by Santiago Ayuso Arcas

“It’s ok not to be ok” or “it’s normal not to be normal” are two quite concurrent mottos we can all see or hear around us. I myself have seen several promo posters in both train stations, Temple Meads and Lime Street, in my last trip to Liverpool. Having said this, one may well wonder, is it normal to be a loner? Is it ok to seek loneliness from time to time? Or, if I’m a loner, must I always find refuge in loneliness? Well, here I will throw a couple of reflections based on my experience as a PhD student, which means a “part-time” mandatory loner.

Before you start suspecting of me, I will say that I agree with those two mottos. Firstly, because our individual specificities force us to be those who, without fully understanding though, understand ourselves the best. In other words, we, humans, are reflective, and one can only reflect with oneself, for which certain level of solitude is necessary. Secondly, we must acknowledge the times we’re living in, and the super connectivity we’re subjected to, so having some breaks from time to time helps to make better use, and value our different connections with others, at whichever level.

Now, before you start accusing me of promoting loneliness, which is meant to be the antagonist purpose of this blog, I will say that I endorse the idea of interdependency as an innate human property. We couldn’t have achieved what we have without human connections, interactions and relations in its multiple form throughout history. It was Aristotle who defined humans as “social animals”. That means, we certainly need each other.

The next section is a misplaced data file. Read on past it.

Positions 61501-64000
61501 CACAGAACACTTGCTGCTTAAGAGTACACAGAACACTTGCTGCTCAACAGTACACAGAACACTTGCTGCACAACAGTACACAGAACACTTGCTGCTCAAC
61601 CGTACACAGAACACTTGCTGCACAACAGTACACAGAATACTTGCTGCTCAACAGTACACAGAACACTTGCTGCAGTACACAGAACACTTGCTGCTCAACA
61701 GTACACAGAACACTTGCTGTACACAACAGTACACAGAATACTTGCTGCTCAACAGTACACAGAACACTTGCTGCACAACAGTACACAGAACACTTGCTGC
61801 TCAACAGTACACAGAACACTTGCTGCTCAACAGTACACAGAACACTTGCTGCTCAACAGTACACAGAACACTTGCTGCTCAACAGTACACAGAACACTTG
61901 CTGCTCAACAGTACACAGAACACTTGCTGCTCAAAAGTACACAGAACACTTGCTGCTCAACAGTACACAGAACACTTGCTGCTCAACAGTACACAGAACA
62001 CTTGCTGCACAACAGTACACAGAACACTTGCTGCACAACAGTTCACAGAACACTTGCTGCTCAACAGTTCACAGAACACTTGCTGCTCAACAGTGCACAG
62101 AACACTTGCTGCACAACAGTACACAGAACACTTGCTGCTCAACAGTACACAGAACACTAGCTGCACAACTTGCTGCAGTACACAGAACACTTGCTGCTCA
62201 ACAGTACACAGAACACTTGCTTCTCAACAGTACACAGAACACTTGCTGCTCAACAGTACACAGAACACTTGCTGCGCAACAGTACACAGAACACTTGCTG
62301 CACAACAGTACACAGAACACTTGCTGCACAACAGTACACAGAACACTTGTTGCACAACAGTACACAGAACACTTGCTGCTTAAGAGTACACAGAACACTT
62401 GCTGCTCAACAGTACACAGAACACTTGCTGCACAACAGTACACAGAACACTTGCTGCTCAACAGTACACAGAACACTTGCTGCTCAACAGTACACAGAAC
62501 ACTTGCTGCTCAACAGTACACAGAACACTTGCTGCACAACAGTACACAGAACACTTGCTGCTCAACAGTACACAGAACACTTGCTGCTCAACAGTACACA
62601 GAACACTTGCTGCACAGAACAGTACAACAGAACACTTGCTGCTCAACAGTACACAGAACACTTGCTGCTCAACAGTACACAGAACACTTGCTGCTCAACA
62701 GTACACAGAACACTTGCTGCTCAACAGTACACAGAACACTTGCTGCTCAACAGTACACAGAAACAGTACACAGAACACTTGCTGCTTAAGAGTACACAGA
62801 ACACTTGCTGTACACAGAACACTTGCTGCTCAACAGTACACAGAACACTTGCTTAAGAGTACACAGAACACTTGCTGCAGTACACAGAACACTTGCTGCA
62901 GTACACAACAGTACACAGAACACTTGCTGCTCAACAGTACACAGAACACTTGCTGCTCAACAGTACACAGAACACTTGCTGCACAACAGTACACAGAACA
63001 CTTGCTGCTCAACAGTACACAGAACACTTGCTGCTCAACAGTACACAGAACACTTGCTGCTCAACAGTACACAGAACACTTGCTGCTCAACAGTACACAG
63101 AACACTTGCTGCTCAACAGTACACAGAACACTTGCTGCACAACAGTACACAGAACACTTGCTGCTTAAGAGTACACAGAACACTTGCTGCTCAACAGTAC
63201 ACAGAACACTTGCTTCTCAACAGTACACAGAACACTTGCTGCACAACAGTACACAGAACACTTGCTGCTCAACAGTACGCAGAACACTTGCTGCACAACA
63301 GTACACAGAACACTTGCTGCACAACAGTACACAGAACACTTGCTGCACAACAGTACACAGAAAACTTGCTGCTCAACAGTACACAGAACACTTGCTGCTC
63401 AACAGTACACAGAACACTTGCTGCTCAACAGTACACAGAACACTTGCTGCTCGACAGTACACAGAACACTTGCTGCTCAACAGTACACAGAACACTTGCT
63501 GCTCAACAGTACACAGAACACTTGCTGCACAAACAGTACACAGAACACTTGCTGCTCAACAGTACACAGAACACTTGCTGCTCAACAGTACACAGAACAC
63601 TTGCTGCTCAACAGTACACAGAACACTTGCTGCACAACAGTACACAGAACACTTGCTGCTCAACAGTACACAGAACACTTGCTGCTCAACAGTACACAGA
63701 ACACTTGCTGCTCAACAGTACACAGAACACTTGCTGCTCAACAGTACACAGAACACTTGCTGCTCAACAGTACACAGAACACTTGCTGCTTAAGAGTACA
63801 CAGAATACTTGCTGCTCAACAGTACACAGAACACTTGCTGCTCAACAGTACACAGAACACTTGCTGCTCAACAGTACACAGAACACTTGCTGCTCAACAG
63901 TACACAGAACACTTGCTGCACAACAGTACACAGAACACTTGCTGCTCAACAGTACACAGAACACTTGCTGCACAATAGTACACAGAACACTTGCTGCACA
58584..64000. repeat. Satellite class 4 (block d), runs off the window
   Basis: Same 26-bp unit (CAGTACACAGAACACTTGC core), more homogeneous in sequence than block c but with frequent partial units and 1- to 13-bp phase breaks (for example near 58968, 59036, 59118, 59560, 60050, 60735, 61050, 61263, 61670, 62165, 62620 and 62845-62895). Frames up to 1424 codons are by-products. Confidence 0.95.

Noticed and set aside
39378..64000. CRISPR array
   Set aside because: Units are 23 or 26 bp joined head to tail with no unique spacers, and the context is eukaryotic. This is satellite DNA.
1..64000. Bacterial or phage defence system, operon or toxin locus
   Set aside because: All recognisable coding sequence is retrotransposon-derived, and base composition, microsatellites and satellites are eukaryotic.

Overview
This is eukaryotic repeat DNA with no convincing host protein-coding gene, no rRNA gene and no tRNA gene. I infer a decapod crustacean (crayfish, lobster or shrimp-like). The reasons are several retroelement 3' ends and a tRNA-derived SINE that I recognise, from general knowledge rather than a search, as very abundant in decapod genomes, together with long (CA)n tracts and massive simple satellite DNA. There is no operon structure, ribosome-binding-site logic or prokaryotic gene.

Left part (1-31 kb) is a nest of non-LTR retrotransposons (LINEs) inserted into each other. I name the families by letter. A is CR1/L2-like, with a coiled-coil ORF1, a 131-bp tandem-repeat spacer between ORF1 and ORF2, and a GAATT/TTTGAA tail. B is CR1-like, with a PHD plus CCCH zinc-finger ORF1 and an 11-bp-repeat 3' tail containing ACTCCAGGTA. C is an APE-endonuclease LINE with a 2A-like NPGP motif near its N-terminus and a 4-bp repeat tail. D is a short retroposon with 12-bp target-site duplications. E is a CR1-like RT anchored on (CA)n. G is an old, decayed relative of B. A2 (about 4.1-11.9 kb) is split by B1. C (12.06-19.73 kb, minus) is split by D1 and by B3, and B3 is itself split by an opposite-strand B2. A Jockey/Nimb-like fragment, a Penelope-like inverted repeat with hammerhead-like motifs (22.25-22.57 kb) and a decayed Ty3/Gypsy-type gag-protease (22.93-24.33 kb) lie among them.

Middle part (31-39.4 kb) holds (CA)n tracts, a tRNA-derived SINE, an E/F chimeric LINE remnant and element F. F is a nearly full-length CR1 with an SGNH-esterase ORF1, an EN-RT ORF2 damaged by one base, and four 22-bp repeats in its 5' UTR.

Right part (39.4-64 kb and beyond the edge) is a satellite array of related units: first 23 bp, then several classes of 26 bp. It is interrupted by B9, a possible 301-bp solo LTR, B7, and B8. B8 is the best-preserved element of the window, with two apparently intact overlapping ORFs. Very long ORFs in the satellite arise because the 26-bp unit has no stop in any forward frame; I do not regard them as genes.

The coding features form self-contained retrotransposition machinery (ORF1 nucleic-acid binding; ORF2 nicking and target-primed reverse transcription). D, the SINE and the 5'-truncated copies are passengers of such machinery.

But why do we need each other? You might rightfully ask. Well, apart from socially interdependent, I believe that we are also vulnerable animals by nature. Opposite to most mammals, for instance, a baby is incapable of thriving on its own. A “factory default” that we’ve transformed into an asset by coming together throughout years and years in order to reach further. And in order to do so, we’ve needed both the deepness of self-reflexiveness, and the complexity of social discussion. That means, I am clearly advocating for a balance.

In this balance, the whole is always more than the sum of its parts. Which, otherwise, is not an easy task. Throughout my years of Phd, I have understood the importance of that balance. Being alone it’s not just ok, but necessary. However, connecting with others is not just ok, but our natural condition, which makes it even more necessary. The importance of not dwelling forever on your own thoughts and activities is essential to fully enjoy life.

Reaching out to others and for others makes a huge difference. In fact, after so many years studying and researching I have come to realize that is when I share my own reflexions with friends, fellow students and researchers, and discuss with them that ideas can be fully understood and improved. Studying will naturally demand many hours of solitude from you. Becoming a graduate citizen will require everyone to seek for fair and healthy connections.

1 thought on “Loneliness

  1. It’s common for foreign graduates to feel lonely… This blog clearly talks about the ways to weed out loneliness..

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